Full text and audio of Zac Poonen’s teaching on the Book of 2 Samuel which is part of the popular series called Through The Bible.
Listen to the MP3 Audio here:
Zac Poonen – Bible Teacher
We turn today to 2 Samuel — 2 Samuel chapter 1.
We saw in our last study how God picked up David when he was a young man. And in 2 Samuel we read about the reign of David. The whole book deals with that from the time of the death of Saul. And David is made king, and then how he wins a number of victories, his fall into sin, and then the problems he has in his family, right on till the end of his life and ministry as king.
So we’ll try and look at the important points in this chapter and the spiritual lessons that we can learn. You remember in the first session I said that all Scripture has been given by inspiration of God, for correction, for training in righteousness, that the man of God may be complete, thoroughly equipped for every good work, for our life and for our ministry.
If we keep that verse before us as we study all these books, we will receive something that will equip us. You see, there are many ways in which we can look at the Old Testament.
We can look at all the types of Christ in the Old Testament, and a clever brain can discover many, many things there. But we don’t find the New Testament emphasizing so much of typology – a little bit. We saw a little bit in when we studied the tabernacle of what Christ stood for, but there are many other types that we could study. We could study Joseph as a picture of Christ, and there are many, many ways in which he is a type of Christ. We could study Boaz and Ruth, which we looked at yesterday, as a picture of Christ redeeming us and making us His bride.
Now, all that is interesting, but I have not placed too much emphasis on it because the New Testament doesn’t give too much emphasis to that type of typology. A little bit is all right. Ultimately, God’s Word is given for our life and not for intellectual stimulation. It’s very important to remember that, that we can study the Bible like we study a book of chemistry, that’s not the way God wants us to study it. He wants us to study in a way that it applies to our life, that it equips us for better living and for more effective ministry. That’s what we must always keep in mind.
And we must set aside the temptation to be intellectually stimulated, because if we go into that line, gradually what will happen is, our ministry to people also will be just intellectual stimulation, and we’ll find people remain carnal, defeated by sin, even though they’re getting a lot of intellectual stimulation from Scriptures.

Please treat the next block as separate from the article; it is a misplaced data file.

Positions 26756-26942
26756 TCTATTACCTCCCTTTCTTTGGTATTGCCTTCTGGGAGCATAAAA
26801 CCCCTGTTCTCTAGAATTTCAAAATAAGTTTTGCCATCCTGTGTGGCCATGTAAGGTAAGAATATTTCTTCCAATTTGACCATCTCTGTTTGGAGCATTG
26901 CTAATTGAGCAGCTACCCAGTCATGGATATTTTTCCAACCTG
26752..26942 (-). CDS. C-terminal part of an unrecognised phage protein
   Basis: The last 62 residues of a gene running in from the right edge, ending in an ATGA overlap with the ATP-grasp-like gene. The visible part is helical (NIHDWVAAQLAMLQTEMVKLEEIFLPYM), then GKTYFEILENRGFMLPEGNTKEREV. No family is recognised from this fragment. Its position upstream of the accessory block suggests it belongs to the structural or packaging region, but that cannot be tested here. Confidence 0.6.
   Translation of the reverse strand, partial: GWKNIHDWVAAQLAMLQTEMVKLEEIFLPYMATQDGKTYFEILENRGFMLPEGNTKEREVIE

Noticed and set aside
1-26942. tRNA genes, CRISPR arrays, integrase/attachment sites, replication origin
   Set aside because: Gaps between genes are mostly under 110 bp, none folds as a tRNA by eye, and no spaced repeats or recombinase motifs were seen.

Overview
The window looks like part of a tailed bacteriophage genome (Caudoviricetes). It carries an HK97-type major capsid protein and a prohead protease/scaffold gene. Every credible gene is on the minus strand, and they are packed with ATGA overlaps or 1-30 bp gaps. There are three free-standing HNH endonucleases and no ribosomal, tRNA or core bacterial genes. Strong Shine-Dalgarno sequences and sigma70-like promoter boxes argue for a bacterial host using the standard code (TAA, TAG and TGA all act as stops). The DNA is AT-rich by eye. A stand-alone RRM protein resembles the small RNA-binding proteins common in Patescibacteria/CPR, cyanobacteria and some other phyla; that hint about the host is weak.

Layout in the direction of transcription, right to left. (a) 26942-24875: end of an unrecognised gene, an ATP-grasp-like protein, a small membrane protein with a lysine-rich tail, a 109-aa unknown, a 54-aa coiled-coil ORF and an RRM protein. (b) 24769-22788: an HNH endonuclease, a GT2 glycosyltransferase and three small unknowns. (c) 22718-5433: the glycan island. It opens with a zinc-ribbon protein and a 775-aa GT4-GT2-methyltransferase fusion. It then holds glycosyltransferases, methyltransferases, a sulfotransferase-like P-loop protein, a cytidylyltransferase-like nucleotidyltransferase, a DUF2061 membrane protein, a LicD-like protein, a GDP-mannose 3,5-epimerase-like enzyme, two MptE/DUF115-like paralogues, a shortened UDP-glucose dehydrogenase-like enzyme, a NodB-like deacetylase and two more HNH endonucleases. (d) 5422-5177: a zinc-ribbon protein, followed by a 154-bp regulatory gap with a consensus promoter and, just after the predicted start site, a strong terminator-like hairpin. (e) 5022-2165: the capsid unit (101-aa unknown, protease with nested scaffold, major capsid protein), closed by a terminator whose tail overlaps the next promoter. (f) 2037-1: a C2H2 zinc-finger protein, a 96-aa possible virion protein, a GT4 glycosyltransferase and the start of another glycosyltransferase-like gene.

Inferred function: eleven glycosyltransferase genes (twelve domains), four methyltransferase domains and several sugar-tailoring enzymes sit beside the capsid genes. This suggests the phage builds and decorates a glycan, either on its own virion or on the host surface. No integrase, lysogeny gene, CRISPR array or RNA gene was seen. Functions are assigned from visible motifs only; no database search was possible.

So let’s keep that in mind and let’s look at 2 SAMUEL CHAPTER 1.
Now, in chapter 1, we read of the death of Saul, and I want you to see something about David’s attitude when he hears about the death of Saul.
Now remember, Saul was David’s sworn enemy. More than once he tried to throw a javelin at him to kill him. He chased him all over the caves and villages of Israel to try and find him to kill him. More than once, David spared his life when Saul was at his mercy, asleep in a cave, and this is the man whom David now hears is dead. It’s something like you’re hearing that the man who was trying to kill you is finally dead. The man who once had an anointing but lost that anointing.
And it says here, a man came from the camp of Saul, (verse 2), and he told David, I have escaped, (verse 3), from the camp of Saul, and David said, ‘How do you know, (verse 5), that Saul and Jonathan are dead?’ And this man tells a lie.
Now we know that Saul committed suicide, that we already saw in 1 Samuel 31. But this man, in order to get some favor from David, tells him that I was the one who killed Saul. He says, by chance, (verse 6), I happened to be in Mount Gilboa, and Saul was leaning on his spear, and he asked me to kill him, (verse 9). He said, please stand beside me and kill me.
(Verse 10), so I stood beside him and killed him. And I took the crown and his bracelet and I brought it to you. And he expected David to say, wonderful.
But David took hold of his own clothes, (verse 11), and tore them. You see, that was the sign of weeping. When a man was in great sorrow, he would tear his clothes, and that’s what David did. And they mourned and wept and fasted from morning till evening for Saul.
And then David called this Amalekite and said to him, (verse 14), how is it that you were not afraid to stretch out your hand to destroy the Lord’s anointed? And David called one of the young men and said, kill him. And he killed him.
You see, David’s attitude there, and he said to him, ‘Your blood is on your head, because with your own mouth you said that you killed the Lord’s anointed.’
This is one of the things that made David a man after God’s own heart. He was a new covenant man in old covenant times. Jesus said, love your enemies, bless them that curse you, do good to them that hurt you and harm you, pray for them that persecute you, (Matthew 5:44) and David was one man who did it.